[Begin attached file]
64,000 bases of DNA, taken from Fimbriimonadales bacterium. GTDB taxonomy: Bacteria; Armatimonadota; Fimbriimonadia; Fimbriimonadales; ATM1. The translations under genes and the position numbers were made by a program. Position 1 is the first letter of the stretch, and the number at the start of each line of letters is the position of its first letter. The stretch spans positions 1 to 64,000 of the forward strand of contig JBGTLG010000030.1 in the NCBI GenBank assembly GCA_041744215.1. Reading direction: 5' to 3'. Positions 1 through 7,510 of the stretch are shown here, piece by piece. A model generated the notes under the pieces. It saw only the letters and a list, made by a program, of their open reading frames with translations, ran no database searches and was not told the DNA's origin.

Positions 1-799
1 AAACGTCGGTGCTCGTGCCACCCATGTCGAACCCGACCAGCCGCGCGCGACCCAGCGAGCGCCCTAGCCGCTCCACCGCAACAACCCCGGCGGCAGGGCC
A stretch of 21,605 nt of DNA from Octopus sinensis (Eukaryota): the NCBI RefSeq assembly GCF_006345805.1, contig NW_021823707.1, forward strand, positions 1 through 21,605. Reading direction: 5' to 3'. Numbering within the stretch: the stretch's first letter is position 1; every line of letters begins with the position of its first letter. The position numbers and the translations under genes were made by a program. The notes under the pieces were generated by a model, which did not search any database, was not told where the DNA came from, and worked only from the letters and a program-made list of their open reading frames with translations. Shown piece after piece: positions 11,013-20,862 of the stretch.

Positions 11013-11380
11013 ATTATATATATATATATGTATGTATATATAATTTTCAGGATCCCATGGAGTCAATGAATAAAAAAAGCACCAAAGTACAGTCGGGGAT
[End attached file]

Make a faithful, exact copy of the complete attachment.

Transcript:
64,000 bases of DNA, taken from Fimbriimonadales bacterium. GTDB taxonomy: Bacteria; Armatimonadota; Fimbriimonadia; Fimbriimonadales; ATM1. The translations under genes and the position numbers were made by a program. Position 1 is the first letter of the stretch, and the number at the start of each line of letters is the position of its first letter. The stretch spans positions 1 to 64,000 of the forward strand of contig JBGTLG010000030.1 in the NCBI GenBank assembly GCA_041744215.1. Reading direction: 5' to 3'. Positions 1 through 7,510 of the stretch are shown here, piece by piece. A model generated the notes under the pieces. It saw only the letters and a list, made by a program, of their open reading frames with translations, ran no database searches and was not told the DNA's origin.

Positions 1-799
1 AAACGTCGGTGCTCGTGCCACCCATGTCGAACCCGACCAGCCGCGCGCGACCCAGCGAGCGCCCTAGCCGCTCCACCGCAACAACCCCGGCGGCAGGGCC
A stretch of 21,605 nt of DNA from Octopus sinensis (Eukaryota): the NCBI RefSeq assembly GCF_006345805.1, contig NW_021823707.1, forward strand, positions 1 through 21,605. Reading direction: 5' to 3'. Numbering within the stretch: the stretch's first letter is position 1; every line of letters begins with the position of its first letter. The position numbers and the translations under genes were made by a program. The notes under the pieces were generated by a model, which did not search any database, was not told where the DNA came from, and worked only from the letters and a program-made list of their open reading frames with translations. Shown piece after piece: positions 11,013-20,862 of the stretch.

Positions 11013-11380
11013 ATTATATATATATATATGTATGTATATATAATTTTCAGGATCCCATGGAGTCAATGAATAAAAAAAGCACCAAAGTACAGTCGGGGAT